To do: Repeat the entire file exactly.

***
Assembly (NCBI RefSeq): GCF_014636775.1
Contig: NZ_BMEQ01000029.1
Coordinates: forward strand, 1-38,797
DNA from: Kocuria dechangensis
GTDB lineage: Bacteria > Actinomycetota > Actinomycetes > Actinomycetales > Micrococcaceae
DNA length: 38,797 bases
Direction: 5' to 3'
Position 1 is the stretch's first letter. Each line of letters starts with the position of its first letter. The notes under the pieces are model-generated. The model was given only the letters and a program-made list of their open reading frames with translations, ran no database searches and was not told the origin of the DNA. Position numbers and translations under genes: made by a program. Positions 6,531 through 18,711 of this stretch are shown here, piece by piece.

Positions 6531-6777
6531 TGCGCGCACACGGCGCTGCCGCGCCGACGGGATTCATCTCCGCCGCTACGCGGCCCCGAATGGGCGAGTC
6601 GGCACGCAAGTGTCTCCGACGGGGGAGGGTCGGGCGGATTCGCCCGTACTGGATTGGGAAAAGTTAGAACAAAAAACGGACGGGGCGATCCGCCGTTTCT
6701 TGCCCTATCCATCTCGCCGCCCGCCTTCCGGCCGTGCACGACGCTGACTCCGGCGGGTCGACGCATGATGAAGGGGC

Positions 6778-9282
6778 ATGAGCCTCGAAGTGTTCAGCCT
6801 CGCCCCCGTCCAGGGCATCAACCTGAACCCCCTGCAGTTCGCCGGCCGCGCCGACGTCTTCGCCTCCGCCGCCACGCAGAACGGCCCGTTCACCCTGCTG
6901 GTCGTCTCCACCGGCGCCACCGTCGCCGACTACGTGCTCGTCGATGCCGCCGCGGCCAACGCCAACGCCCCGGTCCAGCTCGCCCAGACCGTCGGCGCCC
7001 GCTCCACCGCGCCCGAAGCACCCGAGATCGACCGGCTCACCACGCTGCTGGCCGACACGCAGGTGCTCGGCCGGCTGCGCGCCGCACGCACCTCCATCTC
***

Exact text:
Assembly (NCBI RefSeq): GCF_014636775.1
Contig: NZ_BMEQ01000029.1
Coordinates: forward strand, 1-38,797
DNA from: Kocuria dechangensis
GTDB lineage: Bacteria > Actinomycetota > Actinomycetes > Actinomycetales > Micrococcaceae
DNA length: 38,797 bases
Direction: 5' to 3'
Position 1 is the stretch's first letter. Each line of letters starts with the position of its first letter. The notes under the pieces are model-generated. The model was given only the letters and a program-made list of their open reading frames with translations, ran no database searches and was not told the origin of the DNA. Position numbers and translations under genes: made by a program. Positions 6,531 through 18,711 of this stretch are shown here, piece by piece.

Positions 6531-6777
6531 TGCGCGCACACGGCGCTGCCGCGCCGACGGGATTCATCTCCGCCGCTACGCGGCCCCGAATGGGCGAGTC
6601 GGCACGCAAGTGTCTCCGACGGGGGAGGGTCGGGCGGATTCGCCCGTACTGGATTGGGAAAAGTTAGAACAAAAAACGGACGGGGCGATCCGCCGTTTCT
6701 TGCCCTATCCATCTCGCCGCCCGCCTTCCGGCCGTGCACGACGCTGACTCCGGCGGGTCGACGCATGATGAAGGGGC

Positions 6778-9282
6778 ATGAGCCTCGAAGTGTTCAGCCT
6801 CGCCCCCGTCCAGGGCATCAACCTGAACCCCCTGCAGTTCGCCGGCCGCGCCGACGTCTTCGCCTCCGCCGCCACGCAGAACGGCCCGTTCACCCTGCTG
6901 GTCGTCTCCACCGGCGCCACCGTCGCCGACTACGTGCTCGTCGATGCCGCCGCGGCCAACGCCAACGCCCCGGTCCAGCTCGCCCAGACCGTCGGCGCCC
7001 GCTCCACCGCGCCCGAAGCACCCGAGATCGACCGGCTCACCACGCTGCTGGCCGACACGCAGGTGCTCGGCCGGCTGCGCGCCGCACGCACCTCCATCTC